It should come as no surprise that my faith is important to me. I write about my faith. I teach it to children and teens on a regular basis. I talk about it with both friends and strangers (at their request, usually). Most people would call me devout, and while there are many who I would consider to be more faithful than myself, it is without pride that I admit that prayer plays a significant role in my life. I strive to become holier and my relationship with God is the most important relationship in my life, but that doesn’t mean that it doesn’t need work. I am not perfect after all.
I am one of those lucky people who work at a job that they love. More importantly, I believe that I have the opportunity to improve our world through my work. I am blessed to be able to bring Christ to others- to the children of our Religious Education program, to the teens in our Youth Group, to the adults who come to my office for faith formation. I bring Christ to them, and they are Christ for me.
I love my job, but that doesn’t mean it is always easy. In fact, this past week was one of the most demanding weeks of the entire year. Every summer, I coordinate and implement our Vacation Bible School program, a five-day summer camp for the children of the parish (as well as any other children who would like to join us). The hours are long, and there are few opportunities for rest throughout the day. When the last camper leaves, I sit down to an hour or more of additional prep work before I can finally go home and spend the remaining hours of the day with my family. Once my son John is asleep, there is enough time for dinner before bed. With a 6am wake-up, early nights are a must. I am practically asleep before my head hits the pillow.
Nearly every night last week, when bedtime finally rolled around, I dutifully went through the steps of my before-bed routine before falling asleep. By Wednesday night, I was so exhausted that I found myself engaged in an interior battle regarding my need to brush my teeth and wash my face (in case you were wondering, the less sleep-deprived part of my brain won out). On Thursday night, as I meticulously checked off the steps of my face-washing routine, the interior debate was about my night prayers.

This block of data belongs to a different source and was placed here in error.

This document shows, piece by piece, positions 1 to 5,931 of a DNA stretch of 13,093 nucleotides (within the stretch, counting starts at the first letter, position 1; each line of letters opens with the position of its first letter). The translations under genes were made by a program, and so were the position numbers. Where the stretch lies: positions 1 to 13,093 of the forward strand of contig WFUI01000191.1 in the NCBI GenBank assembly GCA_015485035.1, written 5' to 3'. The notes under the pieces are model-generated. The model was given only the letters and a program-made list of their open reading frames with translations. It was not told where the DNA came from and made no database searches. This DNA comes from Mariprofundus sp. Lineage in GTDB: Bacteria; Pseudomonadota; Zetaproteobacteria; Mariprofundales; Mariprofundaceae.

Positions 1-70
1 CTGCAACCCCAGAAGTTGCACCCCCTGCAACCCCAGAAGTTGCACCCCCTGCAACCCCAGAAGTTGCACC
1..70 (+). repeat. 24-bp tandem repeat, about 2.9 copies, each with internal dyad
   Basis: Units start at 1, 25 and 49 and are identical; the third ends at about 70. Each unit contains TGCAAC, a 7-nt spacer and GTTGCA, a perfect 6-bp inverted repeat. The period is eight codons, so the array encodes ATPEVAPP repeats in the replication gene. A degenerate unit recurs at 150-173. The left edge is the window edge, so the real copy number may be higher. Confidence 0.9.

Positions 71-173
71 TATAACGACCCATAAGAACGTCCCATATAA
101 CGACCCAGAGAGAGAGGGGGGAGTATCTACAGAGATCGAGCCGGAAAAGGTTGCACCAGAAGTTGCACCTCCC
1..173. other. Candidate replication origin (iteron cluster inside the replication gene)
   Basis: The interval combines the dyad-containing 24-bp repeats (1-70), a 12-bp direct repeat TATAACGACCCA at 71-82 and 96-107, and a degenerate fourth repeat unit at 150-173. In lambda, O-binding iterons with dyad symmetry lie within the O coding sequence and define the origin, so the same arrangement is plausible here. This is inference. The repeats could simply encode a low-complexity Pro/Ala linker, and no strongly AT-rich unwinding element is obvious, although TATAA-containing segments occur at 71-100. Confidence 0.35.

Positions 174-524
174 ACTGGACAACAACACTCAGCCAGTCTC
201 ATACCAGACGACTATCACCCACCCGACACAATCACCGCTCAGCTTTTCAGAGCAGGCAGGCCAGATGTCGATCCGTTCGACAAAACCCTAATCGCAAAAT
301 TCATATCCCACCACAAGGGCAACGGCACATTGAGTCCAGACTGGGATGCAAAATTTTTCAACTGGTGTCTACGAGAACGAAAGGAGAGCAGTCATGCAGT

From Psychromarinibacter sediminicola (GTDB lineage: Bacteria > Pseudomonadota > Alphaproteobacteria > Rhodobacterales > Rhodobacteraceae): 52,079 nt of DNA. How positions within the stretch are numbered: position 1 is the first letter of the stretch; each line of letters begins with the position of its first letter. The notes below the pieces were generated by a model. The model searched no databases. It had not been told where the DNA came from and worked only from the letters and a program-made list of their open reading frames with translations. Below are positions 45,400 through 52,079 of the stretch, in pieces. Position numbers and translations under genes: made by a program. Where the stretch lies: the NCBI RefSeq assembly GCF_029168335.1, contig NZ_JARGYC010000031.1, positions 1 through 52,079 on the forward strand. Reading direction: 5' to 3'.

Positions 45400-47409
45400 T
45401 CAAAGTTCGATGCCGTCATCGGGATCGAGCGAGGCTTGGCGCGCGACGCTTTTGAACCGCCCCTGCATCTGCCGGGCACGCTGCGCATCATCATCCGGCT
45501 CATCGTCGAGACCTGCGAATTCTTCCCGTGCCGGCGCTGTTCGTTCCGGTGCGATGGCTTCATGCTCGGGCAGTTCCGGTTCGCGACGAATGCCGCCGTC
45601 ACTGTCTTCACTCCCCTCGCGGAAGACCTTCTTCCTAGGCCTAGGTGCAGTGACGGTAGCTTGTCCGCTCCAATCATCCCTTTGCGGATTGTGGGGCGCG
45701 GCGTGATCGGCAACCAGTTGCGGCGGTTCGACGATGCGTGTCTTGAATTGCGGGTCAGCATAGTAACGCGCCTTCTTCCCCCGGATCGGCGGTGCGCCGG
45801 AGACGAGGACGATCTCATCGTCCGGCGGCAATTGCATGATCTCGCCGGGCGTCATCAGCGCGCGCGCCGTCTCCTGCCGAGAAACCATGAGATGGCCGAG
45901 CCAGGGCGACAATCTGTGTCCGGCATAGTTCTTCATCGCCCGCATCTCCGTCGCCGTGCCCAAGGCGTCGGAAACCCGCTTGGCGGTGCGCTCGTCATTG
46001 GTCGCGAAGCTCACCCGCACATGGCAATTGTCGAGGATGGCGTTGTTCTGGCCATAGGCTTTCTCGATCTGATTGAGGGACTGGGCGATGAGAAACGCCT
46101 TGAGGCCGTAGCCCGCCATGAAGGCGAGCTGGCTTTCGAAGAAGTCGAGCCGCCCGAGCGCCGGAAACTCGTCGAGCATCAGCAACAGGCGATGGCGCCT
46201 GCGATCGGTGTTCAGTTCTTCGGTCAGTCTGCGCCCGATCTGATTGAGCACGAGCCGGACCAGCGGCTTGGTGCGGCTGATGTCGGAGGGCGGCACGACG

Every night, I pray Night Prayer before bed. It only takes a few minutes to complete, and the changing psalms keeps me on my toes. It’s usually the very last thing I do before informing Andrew that I’m ready for bed, and as such, it’s one of the last steps in my before-bed routine. As I washed my face, I found myself trying to justify skipping Night Prayer for the evening and substituting it with three Hail Mary’s (prayers that are always said with John before he goes to bed for the night). I reasoned that it would just be for one night, since the end of VBS was right around the corner.
I had nearly convinced myself to skip Night Prayer when a very uncomfortable thought inserted itself into my head. Though I was willing to skip Night Prayer, there was not a single other step in my before-bed routine that I would ever really consider skipping. I would never not brush my teeth. I would never not remove my make-up. I would never not wash my face with cleanser and warm water. I would never even consider dropping my five minutes of pleasure reading before closing my eyes. I would never consider skipping one of these steps, but I would consider skipping prayer?
I was most struck by my reluctance to skip my face-washing routine. While other people might object to skipping brushing my teeth (for instance, my husband), the steps of my face-washing routine were more about personal preference. I like having a clean, make-up-free face before I go to bed- it makes me feel good. And because it made me feel good, while saying Night Prayer could be cumbersome from time to time because of my exhaustion, face-washing seemed more imperative than even prayer.
I was shocked by how easily our priorities can become disordered if we are not mindful of our decisions. We are weakest when we are tired, hungry, upset, and I was definitely tired that night. In the face of exhaustion, even the most devout might find themselves tempted. It’s easy to skip something “just once.” You tell yourself that you’ll skip Night Prayer, or your daily rosary, or daily Mass, “just once,” but before you know it, Night Prayer, rosaries, and daily Mass are no longer part of your regular prayer life. Without even being fully aware of it, your priorities change. Your prayer life becomes shorter and shorter, until it finally disappears altogether.
It’s easy to skip something just once, or just a few times, especially in times of weakness. It’s much harder to reincorporate those things into our routine after they’ve been missing for a while, even after things have settled down in our lives. As I stared at my reflection in the mirror last Thursday night, I knew what kind of decision I was making. Though it seemed like such a small thing, to skip Night Prayer for just one night, I knew that in the long run, making such a choice would be a horrible decision on my part. My faith, my prayer life, my relationship with God, should be more valuable to me than anything else. It should certainly be more important than a silly bedtime routine. And if I’m not willing to set aside even part of my nightly face-washing routine, then I certainly should not be willing to set aside the most important thing that I do each night.
Mary Help of Christians, pray for us!